Compare any two graphics cards:
GeForce 9500 GT DDR2 vs GeForce GTX 650 Ti
IntroThe GeForce 9500 GT DDR2 makes use of a 65 nm design. nVidia has set the core frequency at 550 MHz. The DDR2 memory is set to run at a speed of 500 MHz on this particular model. It features 32 SPUs along with 16 TAUs and 8 ROPs.
Compare those specs to the GeForce GTX 650 Ti, which comes with a clock frequency of 928 MHz and a GDDR5 memory speed of 1350 MHz. It also makes use of a 128-bit bus, and uses a 28 nm design. It is made up of 768 SPUs, 64 TAUs, and 16 ROPs.
Power Usage and Theoretical Benchmarks
Power Consumption (Max TDP)
Theoretically speaking, the GeForce GTX 650 Ti will be 440% faster than the GeForce 9500 GT DDR2 overall, due to its higher data rate. (explain)
Texel RateThe GeForce GTX 650 Ti should be quite a bit (about 575%) faster with regards to AF than the GeForce 9500 GT DDR2. (explain)
Pixel RateIf using a high screen resolution is important to you, then the GeForce GTX 650 Ti is superior to the GeForce 9500 GT DDR2, and very much so. (explain)
Please note that the above 'benchmarks' are all just theoretical - the results were calculated based on the card's specifications, and real-world performance may (and probably will) vary at least a bit.
Please note that the price comparisons are based on search keywords - sometimes it might show cards with very similar names that are not exactly the same as the one chosen in the comparison. We do try to filter out the wrong results as best we can, though.
Memory Bandwidth: Memory bandwidth is the max amount of information (in units of MB per second) that can be transported across the external memory interface in one second. It's worked out by multiplying the card's bus width by the speed of its memory. In the case of DDR RAM, the result should be multiplied by 2 once again. If it uses DDR5, multiply by 4 instead. The higher the card's memory bandwidth, the better the card will be in general. It especially helps with AA, HDR and higher screen resolutions.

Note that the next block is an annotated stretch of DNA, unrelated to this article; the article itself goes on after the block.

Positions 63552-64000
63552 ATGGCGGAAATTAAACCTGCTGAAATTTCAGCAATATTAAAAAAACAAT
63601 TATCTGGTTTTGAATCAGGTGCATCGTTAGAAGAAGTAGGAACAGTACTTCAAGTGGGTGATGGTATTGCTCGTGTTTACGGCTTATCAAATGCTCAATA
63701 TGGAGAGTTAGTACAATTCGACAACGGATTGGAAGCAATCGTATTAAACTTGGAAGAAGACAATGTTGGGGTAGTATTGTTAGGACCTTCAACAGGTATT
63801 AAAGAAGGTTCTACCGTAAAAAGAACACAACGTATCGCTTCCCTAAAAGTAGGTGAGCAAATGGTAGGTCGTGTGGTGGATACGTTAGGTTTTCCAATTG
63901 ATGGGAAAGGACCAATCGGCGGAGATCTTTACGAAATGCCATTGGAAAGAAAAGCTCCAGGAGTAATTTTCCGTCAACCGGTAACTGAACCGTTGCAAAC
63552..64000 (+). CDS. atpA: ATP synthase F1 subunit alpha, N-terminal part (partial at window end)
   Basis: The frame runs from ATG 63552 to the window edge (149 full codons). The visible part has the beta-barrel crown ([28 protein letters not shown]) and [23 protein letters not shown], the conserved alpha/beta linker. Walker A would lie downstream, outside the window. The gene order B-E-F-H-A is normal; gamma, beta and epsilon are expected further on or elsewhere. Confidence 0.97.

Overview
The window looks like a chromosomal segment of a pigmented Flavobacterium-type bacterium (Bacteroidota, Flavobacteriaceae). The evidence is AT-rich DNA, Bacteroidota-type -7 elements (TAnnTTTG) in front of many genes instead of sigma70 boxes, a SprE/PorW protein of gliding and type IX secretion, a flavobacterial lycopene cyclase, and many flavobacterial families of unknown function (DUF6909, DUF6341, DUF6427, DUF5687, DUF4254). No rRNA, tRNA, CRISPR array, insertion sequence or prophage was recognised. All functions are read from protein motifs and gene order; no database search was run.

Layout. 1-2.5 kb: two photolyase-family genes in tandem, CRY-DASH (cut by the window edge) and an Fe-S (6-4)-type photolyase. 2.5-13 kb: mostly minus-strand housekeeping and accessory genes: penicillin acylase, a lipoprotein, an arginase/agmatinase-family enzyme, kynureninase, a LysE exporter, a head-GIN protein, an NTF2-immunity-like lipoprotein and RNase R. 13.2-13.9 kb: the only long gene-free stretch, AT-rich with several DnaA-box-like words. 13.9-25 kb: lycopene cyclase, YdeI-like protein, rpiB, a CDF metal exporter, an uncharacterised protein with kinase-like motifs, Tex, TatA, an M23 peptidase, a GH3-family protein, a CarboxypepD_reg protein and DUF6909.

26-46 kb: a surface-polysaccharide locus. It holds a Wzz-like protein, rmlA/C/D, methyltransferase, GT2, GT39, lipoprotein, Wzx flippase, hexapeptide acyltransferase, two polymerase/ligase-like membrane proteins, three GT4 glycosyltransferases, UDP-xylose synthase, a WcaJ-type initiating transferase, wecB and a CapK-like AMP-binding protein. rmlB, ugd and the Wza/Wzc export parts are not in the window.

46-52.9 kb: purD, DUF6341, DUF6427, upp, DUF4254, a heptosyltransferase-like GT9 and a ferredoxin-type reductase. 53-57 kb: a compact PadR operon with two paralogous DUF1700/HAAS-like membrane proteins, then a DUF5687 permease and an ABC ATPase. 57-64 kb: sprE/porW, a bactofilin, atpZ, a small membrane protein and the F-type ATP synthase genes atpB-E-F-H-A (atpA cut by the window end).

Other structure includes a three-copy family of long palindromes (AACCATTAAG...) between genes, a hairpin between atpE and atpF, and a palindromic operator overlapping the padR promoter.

Texel Rate: Texel rate is the maximum number of texture map elements (texels) that can be applied in one second. This number is worked out by multiplying the total number of texture units of the card by the core speed of the chip. The higher this number, the better the card will be at handling texture filtering (anisotropic filtering - AF). It is measured in millions of texels applied in one second.
Pixel Rate: Pixel rate is the maximum amount of pixels that the graphics card can possibly write to its local memory in one second - measured in millions of pixels per second. Pixel rate is worked out by multiplying the amount of ROPs by the the core clock speed. ROPs (Raster Operations Pipelines - also sometimes called Render Output Units) are responsible for outputting the pixels (image) to the screen. The actual pixel rate is also dependant on lots of other factors, most notably the memory bandwidth of the card - the lower the bandwidth is, the lower the potential to reach the maximum fill rate.